“I honor the woman that can honor herself with her attire; a good text always deserves a fair margin; I am not much offended if I see a trim far trimmer than she that wears it; in short, whatever Christianity or civility will allow, I can afford with London measure.”
But this praise was from an era when men were not required to lie to and about the activities of any given woman. When the truth was less . . . well, less illegal than it is now, Ward also spoke about those women who had just enough “squirrel brains” to chase after the latest fashions. Such women were “the epitome of nothing, fitter to be kicked, if she were of a kickable substance, than either honoured or humored.”
Just around this time, I have a light flashing on my internal brain dash, telling me that it is time to make a few qualifications. I need to caution my readers to remember that nothing whatever can justify rude, boorish, immoral, suggestive, or criminal behavior toward any women, not even if, according to some reactionary men, the woman was supposedly “asking for it.” This qualification would be quite true, but also self-evident, so I think I can just proceed on to my point. I think that would be safe, don’t you? Reasonable people will understand.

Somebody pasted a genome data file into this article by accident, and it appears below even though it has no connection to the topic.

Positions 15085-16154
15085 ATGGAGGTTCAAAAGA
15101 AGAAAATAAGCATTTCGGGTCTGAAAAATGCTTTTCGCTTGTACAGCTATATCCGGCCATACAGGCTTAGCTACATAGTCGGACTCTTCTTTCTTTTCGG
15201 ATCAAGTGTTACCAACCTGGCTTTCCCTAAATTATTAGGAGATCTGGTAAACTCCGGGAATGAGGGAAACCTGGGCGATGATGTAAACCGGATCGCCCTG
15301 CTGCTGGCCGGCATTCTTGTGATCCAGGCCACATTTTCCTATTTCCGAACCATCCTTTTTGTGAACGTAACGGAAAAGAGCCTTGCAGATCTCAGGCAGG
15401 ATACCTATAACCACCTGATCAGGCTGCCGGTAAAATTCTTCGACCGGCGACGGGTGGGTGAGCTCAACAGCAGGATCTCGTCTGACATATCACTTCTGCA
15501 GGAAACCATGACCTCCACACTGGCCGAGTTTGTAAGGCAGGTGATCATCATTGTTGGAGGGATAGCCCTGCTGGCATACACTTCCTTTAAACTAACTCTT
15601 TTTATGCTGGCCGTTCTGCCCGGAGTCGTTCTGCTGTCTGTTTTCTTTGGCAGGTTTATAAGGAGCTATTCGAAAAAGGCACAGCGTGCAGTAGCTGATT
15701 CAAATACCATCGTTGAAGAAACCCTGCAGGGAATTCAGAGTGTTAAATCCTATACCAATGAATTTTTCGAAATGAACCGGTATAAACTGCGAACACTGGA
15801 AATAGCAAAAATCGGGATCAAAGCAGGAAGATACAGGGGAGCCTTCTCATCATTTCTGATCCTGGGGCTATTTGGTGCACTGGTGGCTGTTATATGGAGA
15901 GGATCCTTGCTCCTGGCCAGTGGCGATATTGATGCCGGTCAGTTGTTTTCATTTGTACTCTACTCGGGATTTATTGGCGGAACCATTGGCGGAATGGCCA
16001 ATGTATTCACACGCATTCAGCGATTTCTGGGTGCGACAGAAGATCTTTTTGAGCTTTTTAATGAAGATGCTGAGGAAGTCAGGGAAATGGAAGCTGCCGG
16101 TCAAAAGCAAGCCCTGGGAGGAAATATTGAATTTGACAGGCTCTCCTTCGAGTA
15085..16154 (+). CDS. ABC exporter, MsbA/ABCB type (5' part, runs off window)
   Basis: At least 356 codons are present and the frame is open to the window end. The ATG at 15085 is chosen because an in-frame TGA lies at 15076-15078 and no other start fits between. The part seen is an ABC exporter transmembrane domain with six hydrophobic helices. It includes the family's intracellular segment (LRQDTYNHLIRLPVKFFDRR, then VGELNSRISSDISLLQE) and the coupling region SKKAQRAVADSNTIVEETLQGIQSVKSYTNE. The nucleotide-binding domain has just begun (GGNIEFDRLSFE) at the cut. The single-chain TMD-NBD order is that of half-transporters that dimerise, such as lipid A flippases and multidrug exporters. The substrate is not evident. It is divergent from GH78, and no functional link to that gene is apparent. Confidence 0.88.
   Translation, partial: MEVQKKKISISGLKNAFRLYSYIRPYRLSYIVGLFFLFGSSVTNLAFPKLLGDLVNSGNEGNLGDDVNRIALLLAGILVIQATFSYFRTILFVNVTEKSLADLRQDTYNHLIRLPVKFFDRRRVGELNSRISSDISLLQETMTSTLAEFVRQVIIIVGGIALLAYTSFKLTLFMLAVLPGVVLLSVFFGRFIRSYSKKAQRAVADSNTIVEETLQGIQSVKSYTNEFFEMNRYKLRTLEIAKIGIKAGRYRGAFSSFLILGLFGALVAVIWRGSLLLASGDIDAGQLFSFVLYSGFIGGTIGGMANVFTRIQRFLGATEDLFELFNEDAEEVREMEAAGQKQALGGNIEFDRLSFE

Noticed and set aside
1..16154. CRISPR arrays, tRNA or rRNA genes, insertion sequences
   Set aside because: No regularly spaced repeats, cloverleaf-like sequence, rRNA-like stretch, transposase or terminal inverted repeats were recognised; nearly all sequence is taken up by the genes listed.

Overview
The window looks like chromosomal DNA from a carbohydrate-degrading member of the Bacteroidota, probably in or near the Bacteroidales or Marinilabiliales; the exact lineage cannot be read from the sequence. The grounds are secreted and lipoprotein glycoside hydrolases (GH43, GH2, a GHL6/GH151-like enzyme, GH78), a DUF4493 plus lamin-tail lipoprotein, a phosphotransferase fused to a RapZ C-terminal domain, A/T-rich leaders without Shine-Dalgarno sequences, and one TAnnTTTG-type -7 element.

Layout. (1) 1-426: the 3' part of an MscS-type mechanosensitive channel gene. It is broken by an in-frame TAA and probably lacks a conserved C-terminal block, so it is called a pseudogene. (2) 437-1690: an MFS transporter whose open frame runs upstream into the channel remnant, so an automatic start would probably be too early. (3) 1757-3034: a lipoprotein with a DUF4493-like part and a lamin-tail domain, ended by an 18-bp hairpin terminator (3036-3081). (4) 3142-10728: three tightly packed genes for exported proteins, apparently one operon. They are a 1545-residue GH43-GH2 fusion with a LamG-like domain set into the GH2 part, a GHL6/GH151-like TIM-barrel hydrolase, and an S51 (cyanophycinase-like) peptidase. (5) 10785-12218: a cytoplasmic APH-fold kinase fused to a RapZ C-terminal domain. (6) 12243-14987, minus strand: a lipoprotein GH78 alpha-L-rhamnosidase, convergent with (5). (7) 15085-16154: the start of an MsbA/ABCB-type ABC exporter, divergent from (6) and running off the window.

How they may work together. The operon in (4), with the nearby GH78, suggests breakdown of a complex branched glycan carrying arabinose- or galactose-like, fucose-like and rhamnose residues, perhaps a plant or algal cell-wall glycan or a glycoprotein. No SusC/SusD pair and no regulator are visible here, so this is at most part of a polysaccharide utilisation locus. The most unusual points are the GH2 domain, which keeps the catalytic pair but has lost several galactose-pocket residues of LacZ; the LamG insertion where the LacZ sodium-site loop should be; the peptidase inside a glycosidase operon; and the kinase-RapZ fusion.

That we are dealing with the universal politicalization of any given alleged sexual encounter should be obvious. This kind of thing is one of the instruments being used in banning criticism of any woman whatever. For example, in the aftermath of the Harvey Weinstein dumpster fire (and it was a dumpster fire), someone urged women everywhere to go public with their tales of male misbehavior, and to hashtag it with #MeToo.
So let us say that 100 women do so, and they all show up in your Twitter feed, and you scroll through them. Like all hashtag activism, it feels like everybody is doing something important—a groundswell of sorts. We stand united against “bad things.” The problem is that, out of those 100, a certain percentage is made up of true reports, a certain percentage are lies, and the rest are a confused muddle. And you don’t know the percentages. You might want to play it safe and just “take the side of the victim,” but you do this not knowing who the victim actually is. You are making everything worse. “He that answereth a matter before he heareth it, It is folly and shame unto him” (Prov. 18:13).